Executed in November, 1805, for stealing valuable Jewellery from the Earl of Mansfield
WILLIAM CUBITT was in the service of the Earl of Mansfield, and was convicted of stealing a gold snuff-box, set with brilliants, the property of that nobleman.
Lady Mansfield appeared upon his trial, and stated that the prisoner lived in their service, and was chiefly employed by her as groom of the chambers. She discharged him by Lord Mansfield's directions, who was then at Ramsgate. Some time between the 26th and 30th of July she had the snuff-box in question in her care. It was blue enamel on gold, with a miniature of the Emperor Joseph II. on the top, set round with brilliants. The last time she recollected seeing it was some time in May, before they went to Caen Wood. She kept it in a cabinet, in the organ-room, at their house in Portland Place. She knew nothing of the loss of it until they received the magistrate's letter at Ramsgate, and then, upon a search, she found that the box had been lost.
J. Dobree, jeweller, stated that on the 15th of August the prisoner came to his house and wanted to purchase a gold chain which was in the window. Having agreed for the price of it, he asked if he would take old gold in return. Being answered in the affirmative, he produced the fragments of a snuff-box, which the witness saw had been of curious workmanship. He called his journeyman aside and conversed with him for a moment on the subject, and then asked the prisoner where he had got that gold. He replied that he had got it from a servant. The witness, in answer, said he was sure it was no servant's property, and that he should not go away until he had given an account of it. The prisoner then snatched up the pieces of gold that lay upon the counter and ran out of the shop. The witness followed him, overtook, and apprehended him. He was immediately carried to Marlborough Street office.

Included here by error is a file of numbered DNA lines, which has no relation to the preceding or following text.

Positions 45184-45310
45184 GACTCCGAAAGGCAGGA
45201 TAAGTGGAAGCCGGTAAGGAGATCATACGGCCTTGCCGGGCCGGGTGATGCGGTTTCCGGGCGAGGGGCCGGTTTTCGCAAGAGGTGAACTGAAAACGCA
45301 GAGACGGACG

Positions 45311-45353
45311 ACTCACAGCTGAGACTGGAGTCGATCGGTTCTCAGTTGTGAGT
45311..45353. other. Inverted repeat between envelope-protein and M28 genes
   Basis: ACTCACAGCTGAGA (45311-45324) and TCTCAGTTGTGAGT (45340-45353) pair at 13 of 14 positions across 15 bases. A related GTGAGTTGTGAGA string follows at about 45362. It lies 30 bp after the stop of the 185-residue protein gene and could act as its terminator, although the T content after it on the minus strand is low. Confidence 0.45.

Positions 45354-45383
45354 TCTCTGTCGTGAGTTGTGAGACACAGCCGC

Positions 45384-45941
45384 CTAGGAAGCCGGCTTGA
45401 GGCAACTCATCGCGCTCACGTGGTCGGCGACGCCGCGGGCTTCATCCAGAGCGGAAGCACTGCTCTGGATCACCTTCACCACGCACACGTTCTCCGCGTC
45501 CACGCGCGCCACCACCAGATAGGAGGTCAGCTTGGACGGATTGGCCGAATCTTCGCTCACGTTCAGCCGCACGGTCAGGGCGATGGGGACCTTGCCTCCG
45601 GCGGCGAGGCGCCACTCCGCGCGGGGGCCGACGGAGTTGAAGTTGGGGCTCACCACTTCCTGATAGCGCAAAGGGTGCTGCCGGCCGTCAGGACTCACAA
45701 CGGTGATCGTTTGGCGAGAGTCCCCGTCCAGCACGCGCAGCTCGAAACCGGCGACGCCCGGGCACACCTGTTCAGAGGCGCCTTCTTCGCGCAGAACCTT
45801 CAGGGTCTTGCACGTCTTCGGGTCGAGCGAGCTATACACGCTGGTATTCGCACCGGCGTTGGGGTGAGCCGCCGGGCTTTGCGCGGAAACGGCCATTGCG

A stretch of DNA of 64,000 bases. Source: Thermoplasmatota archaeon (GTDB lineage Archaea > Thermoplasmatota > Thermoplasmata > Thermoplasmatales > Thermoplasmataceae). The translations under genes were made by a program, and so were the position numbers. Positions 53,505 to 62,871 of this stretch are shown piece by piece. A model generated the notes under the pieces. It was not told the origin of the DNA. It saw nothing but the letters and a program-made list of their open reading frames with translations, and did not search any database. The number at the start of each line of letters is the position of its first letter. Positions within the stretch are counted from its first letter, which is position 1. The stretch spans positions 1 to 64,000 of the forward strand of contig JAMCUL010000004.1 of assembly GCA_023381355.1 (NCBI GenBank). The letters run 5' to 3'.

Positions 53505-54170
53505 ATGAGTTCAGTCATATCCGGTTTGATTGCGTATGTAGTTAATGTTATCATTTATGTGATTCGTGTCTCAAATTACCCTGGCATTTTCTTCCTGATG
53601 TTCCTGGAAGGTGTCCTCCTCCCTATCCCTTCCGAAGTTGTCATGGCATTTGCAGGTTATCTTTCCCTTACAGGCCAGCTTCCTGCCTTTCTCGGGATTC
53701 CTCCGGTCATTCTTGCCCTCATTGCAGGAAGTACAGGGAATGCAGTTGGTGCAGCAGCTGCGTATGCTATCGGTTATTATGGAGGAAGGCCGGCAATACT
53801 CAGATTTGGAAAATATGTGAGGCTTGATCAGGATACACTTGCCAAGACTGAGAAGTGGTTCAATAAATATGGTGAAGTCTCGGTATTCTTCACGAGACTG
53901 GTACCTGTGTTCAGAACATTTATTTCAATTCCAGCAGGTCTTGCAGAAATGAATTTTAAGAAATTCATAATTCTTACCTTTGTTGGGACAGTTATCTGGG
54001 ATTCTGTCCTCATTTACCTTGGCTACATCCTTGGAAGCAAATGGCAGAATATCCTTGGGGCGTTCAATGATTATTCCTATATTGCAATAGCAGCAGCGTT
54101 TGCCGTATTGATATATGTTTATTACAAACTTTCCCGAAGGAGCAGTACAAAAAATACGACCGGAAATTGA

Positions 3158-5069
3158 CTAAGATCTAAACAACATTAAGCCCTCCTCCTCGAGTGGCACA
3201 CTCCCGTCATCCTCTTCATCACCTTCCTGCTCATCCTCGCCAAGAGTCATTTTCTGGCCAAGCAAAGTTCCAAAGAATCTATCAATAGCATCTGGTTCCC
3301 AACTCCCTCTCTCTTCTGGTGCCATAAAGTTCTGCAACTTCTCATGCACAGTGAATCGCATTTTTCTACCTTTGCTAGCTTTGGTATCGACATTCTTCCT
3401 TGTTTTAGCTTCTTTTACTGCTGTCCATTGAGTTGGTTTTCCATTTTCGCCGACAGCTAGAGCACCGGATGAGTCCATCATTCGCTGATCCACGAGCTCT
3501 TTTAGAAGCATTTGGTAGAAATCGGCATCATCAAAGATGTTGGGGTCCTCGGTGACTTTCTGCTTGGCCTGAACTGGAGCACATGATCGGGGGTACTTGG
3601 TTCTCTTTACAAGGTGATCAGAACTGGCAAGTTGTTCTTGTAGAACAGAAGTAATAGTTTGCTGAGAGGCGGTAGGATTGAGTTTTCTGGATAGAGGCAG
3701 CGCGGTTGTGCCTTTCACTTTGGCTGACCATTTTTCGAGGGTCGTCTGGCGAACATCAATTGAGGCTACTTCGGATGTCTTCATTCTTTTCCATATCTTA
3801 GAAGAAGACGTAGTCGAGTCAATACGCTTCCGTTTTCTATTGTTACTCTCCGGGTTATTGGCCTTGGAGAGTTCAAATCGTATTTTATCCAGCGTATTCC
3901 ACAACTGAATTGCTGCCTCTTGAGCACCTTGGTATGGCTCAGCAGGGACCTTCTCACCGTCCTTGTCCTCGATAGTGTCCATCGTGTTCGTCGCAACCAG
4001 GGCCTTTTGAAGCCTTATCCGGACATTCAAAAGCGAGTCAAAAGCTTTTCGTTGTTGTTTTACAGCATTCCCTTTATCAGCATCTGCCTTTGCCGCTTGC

Foy and Lovatt, the two police officers belonging to Marlborough Street office, said that the prisoner, on his examination, told the magistrate he lived at No. 21 Bolsover Street. They, in consequence, went to search his lodgings. They found in a drawer twelve brilliants, the crystal of a miniature picture, and under the fire, half-burned, discovered the remains of a miniature painting.
Lord Mansfield examined the broken pieces of gold found on the prisoner, and declared he was convinced, from the workmanship, that they were part of the box he had lost. The brilliants were the same sort as those round the miniature, but he could not swear that they were the same. He was positive, however, to the remains of the miniature. The face was destroyed; but the breast, with the Austrian orders, remained visible. He added that the box was a gift from the late Emperor Joseph II. to his great-uncle, on leaving Vienna. He did not know the exact value, but he presumed somewhere about two hundred guineas. The jury found the prisoner guilty.
He and two other malefactors were executed, pursuant to their sentence, on Wednesday morning, 13th of November, 1805, at half-past eight o'clock, at the usual place in the Old Bailey.